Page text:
By Chief Lee Tramel, Knox County Sheriff’s Office
The Knox County Sheriff’s Office has implemented a new program called “PROJECT: THINK TWICE”. The program is aimed at at-risk juveniles ages 12 – 17 and their parents or guardians. The purpose of the program is not to humiliate, shame, or terrorize juveniles, but to show how bad decisions could eventually lead to incarceration and to help parents increase their awareness. This program is the first of it’s kind in Tennessee and was developed by Sgt. Sheila Story and the staff of the Special Services Division after numerous calls from parents about what to do when teens are headed in the wrong direction. The guidelines and applications are available on the Sheriff’s Office website, knoxsheriff.org or call the Knox County Special Services Division at 865-215-5633.
How Does It Work?
The program takes place on the third Thursday of each month at the Knox County Detention Facility and is limited to 15 teens and their parents. The youth are led on an educational tour of the Detention facility by officers and learn about the daily lives of the incarcerated prisoners. The parents are involved at the same time in a brief facility tour followed by an informational program about juvenile services, community resources and a discussion about the challenges that face young people and families that can potentially lead to involvement with the Knox County Sheriff’s Office or the Juvenile Justice Center. A social worker from the Juvenile Center assists with the parent program. Last, the youth and parents come together to hear a presentation by inmates. The inmates share their experiences at the Detention Facility and discuss the choices that lead them there.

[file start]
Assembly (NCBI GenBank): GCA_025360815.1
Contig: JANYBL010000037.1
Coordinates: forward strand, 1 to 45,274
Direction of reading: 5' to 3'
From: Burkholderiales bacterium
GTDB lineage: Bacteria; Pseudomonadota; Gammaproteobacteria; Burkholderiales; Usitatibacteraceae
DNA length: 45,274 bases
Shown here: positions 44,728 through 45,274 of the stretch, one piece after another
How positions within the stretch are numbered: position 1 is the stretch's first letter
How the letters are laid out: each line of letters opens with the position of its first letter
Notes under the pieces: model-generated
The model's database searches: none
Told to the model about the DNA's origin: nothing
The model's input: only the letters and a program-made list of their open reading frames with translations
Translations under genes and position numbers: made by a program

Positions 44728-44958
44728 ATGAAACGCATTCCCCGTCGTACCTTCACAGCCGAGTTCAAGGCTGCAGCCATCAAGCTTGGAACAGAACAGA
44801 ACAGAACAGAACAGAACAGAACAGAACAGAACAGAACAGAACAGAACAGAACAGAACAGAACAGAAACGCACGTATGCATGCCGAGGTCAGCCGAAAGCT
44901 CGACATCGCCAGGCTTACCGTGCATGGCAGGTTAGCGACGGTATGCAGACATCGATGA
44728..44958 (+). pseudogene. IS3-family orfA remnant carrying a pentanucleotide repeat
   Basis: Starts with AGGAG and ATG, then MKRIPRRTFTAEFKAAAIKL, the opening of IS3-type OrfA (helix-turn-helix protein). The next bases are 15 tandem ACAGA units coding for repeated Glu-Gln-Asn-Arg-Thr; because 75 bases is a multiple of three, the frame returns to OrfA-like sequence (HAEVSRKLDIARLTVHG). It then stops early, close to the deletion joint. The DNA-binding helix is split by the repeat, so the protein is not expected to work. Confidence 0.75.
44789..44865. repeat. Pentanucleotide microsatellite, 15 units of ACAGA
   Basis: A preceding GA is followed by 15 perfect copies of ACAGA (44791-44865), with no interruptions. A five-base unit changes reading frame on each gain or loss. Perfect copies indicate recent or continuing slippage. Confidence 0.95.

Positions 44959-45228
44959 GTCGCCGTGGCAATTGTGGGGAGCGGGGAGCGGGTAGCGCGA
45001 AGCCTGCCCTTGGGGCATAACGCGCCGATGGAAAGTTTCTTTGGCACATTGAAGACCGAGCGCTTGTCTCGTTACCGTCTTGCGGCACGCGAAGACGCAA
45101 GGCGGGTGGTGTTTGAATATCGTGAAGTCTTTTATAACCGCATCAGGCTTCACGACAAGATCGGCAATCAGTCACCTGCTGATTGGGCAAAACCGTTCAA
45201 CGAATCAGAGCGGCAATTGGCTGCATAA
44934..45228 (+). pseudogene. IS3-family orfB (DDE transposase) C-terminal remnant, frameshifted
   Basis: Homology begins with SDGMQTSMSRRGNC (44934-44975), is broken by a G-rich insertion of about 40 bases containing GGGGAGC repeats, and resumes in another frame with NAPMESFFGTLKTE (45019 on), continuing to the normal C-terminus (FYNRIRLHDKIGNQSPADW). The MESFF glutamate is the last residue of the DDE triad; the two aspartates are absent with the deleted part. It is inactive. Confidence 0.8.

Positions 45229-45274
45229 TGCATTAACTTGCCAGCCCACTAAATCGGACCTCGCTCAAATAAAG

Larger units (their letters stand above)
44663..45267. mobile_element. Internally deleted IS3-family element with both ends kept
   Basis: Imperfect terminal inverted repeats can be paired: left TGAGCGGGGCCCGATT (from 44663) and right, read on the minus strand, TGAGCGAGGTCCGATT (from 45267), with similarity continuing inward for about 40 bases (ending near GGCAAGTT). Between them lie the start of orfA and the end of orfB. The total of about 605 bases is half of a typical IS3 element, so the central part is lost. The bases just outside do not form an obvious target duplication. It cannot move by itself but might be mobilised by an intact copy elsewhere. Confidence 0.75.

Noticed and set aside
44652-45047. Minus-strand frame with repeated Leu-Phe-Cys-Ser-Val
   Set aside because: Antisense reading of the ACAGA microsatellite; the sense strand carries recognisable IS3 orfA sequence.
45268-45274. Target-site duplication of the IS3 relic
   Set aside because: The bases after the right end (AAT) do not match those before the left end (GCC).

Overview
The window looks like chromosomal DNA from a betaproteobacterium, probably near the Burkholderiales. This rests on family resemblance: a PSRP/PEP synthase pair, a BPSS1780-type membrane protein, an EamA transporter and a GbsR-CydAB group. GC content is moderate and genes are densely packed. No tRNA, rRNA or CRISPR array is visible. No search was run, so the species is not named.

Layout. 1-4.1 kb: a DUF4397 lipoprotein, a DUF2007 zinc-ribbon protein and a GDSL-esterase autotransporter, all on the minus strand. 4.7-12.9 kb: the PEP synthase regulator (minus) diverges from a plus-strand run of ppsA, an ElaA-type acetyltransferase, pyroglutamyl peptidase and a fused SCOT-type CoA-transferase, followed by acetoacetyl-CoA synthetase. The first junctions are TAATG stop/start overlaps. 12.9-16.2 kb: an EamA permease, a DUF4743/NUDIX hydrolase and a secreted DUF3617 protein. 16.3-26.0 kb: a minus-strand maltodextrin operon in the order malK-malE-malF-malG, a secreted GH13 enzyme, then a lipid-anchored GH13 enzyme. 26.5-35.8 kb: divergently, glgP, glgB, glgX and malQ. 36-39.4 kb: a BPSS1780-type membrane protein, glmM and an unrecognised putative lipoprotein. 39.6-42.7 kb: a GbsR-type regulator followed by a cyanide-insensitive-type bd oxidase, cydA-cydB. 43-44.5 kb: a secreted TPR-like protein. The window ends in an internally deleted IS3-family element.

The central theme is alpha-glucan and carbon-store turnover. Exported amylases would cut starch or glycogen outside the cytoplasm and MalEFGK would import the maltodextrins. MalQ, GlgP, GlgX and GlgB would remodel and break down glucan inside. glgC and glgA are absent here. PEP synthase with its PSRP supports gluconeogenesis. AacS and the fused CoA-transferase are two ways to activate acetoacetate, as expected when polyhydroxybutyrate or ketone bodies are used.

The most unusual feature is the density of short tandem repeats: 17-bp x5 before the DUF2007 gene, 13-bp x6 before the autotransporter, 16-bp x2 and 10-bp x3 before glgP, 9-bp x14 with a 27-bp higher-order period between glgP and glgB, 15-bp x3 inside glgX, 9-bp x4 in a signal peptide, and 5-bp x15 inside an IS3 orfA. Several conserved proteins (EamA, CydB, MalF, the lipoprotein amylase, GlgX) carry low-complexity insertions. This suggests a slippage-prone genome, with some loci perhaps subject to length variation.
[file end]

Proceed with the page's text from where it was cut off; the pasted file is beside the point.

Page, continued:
“As the youth came in to the facility, they seemed a little nervous. I watched as the parents signed them in. Why were they here?”
What Is It Like?
I attended this program last week to get a first hand look. As the youth came in to the facility, they seemed a little nervous. I watched as the parents signed them in. Why were they here? Most were here because of disrespecting their parents. Some were here because they have anger issues, a few were caught with drugs or in trouble at school, and some were on probation for various charges through Juvenile Court.
The officers placed a sticker on the back of their shirt with a number on it. They would only be known as a number during the tour. They were instructed to have a seat, sit up straight and to be quiet. After everyone had signed in, the program began by one of the officers reading the rules: tuck in shirt tails, pull up pants, tighten belts, discard any chewing gum. They were told no disruptive behavior would be tolerated and to keep their hands behind them at all times during the tour.
Next, the youth were instructed to go to the wall where they were given a pat down search. I saw a couple of parents wiping tears from their eyes. They hated seeing their child in this situation, but it was also a tear of hope that this would help lead their child in the right direction. The youth were told to sit back down and were shown a video called “Think Twice”. The video was a true life video of juvenile prisoners. It was a glance of what they were about to see for themselves on their tour.